As editor of Cranked, every single word that goes into each issue passes by my critical gaze. Several times. There are a lot of words in each issue of Cranked (ballpark 28,000 – 32,000), so all this critical reading and tweaking takes a little while. Well, a long while.
It’s worth it because words matter. Mainstream consumer mags put their contributors in a straitjacket, then ratchet-strap them to the floor and make them write their features blindfold, with their hands behind their back. At least, that’s what it can feel like. Stringent and inflexible word counts limit what can be said, and extensive style guides restrict the way you can say it.
Mass market mags do things that way because they feel they have to. Cranked isn’t mass market, so we do things… differently. We don’t give our writers word counts to work to, we let them express themselves however they want, and we even (gasp) allow the occasional expletive (which we don’t asterisk). Not only that, but words that are unusual or long or will require a dictionary (or sneaky Google) are positively encouraged.
I only mention all this to illustrate that we’re tuned into the importance of language. All of which is a precursor to asking, does mountain biking have a problem? You don’t have to follow all that many social media streams for very long to realise that a peculiarly aggressive lexicon has slipped in under the radar. Trails aren’t ridden, they’re shredded. Owned. Ripped (and so on… you get the idea).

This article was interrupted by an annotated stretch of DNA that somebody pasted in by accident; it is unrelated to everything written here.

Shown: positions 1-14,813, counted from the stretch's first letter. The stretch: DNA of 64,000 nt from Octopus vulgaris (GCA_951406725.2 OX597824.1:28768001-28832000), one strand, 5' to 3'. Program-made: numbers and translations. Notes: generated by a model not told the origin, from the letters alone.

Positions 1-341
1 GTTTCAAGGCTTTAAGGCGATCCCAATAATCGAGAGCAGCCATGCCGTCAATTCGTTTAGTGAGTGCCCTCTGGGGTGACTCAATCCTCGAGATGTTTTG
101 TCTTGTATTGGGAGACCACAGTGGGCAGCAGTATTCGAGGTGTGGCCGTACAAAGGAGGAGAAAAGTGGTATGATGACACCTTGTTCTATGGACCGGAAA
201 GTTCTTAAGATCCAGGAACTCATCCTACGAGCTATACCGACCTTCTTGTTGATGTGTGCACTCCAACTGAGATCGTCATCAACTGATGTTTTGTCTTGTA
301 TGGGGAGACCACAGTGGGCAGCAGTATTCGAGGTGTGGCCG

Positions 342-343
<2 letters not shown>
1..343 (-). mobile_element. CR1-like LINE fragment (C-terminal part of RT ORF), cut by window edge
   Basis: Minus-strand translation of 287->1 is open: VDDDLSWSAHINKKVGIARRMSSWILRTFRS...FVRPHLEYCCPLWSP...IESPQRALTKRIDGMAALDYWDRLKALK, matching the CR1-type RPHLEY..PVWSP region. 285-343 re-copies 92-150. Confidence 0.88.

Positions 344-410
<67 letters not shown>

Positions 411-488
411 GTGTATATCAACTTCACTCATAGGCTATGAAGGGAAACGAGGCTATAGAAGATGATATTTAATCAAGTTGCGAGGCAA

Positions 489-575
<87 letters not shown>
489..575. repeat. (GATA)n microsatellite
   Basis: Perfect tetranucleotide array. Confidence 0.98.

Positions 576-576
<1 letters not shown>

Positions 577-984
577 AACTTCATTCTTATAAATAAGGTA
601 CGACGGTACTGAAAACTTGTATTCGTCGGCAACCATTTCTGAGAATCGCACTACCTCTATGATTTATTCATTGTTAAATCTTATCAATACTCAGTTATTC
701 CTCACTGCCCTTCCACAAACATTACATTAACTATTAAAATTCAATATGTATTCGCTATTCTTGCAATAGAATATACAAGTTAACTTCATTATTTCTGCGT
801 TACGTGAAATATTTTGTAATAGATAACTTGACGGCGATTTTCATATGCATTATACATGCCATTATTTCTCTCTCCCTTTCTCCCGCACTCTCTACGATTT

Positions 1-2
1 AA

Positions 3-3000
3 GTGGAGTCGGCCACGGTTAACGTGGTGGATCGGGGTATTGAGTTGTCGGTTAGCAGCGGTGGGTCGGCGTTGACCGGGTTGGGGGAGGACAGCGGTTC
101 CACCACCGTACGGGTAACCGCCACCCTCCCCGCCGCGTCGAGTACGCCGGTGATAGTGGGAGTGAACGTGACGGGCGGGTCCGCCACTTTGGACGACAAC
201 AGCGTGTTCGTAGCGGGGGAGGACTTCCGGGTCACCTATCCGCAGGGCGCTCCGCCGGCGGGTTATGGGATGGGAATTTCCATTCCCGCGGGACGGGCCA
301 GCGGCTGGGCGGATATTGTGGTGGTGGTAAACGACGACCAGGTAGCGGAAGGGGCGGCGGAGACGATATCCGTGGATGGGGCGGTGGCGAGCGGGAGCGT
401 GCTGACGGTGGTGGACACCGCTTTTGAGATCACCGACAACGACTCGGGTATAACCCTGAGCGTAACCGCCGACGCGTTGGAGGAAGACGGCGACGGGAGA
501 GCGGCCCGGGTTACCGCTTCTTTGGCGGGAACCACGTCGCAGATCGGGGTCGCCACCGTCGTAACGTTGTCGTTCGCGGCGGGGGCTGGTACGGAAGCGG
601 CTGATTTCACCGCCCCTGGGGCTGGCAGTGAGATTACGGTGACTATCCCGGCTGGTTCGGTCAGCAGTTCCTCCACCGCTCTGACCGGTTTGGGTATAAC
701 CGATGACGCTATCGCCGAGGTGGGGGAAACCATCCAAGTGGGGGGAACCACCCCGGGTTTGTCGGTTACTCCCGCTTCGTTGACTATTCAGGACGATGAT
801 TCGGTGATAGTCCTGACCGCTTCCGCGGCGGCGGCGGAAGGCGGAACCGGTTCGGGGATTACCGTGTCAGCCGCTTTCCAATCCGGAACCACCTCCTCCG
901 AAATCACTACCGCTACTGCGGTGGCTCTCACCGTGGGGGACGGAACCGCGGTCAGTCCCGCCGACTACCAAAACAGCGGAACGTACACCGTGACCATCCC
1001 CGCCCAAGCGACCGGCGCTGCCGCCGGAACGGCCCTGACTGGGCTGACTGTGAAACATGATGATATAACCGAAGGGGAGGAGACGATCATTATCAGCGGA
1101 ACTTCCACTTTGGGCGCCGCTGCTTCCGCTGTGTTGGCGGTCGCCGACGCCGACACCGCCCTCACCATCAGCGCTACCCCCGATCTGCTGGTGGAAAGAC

For some riders, this is already an issue. Land access and trail conflict are problems that have to be dealt with wherever you ride in the world; portraying an image of mountain biking as little more than destroying the land over which your tyres are rolling (goes the argument) doesn’t do anyone any favours.
Which is a fair point. But I’m beginning to wonder if the purveyors of this new language of trail rape-and-pillage aren’t, perhaps, stretching the point a bit. It’s almost as if they’re over-compensating for something. You could argue the toss over the way in which videos tend to show a lot of slow-mo roost (loam or scree, it doesn’t really make any difference). This isn’t a sustainable way to ride, natch. The crews who fix trails around the world know this.
But, more to the point, the vast majority of riders aren’t actually capable of riding this way. Cornering foot out, motocross-style, takes a level of skill and nerve that most trail riders can only dream of possessing (this writer included). You know how when you get one of your riding buddies to video you nailing that huge drop and it looks so… lame?
It’s analogous, I think, to the way in which caravan manufacturers in the UK – purveyors of white plastic boxes on wheels, in essence – feel the need to dress their wares up in names that the products can’t possibly hope to live up to. Marauder. Avenger. Swift.
Nope. It’s a caravan. And that’s a bloke riding round a corner, fairly slowly. You may think you’re shredding… but you’re really not. Which is a good thing.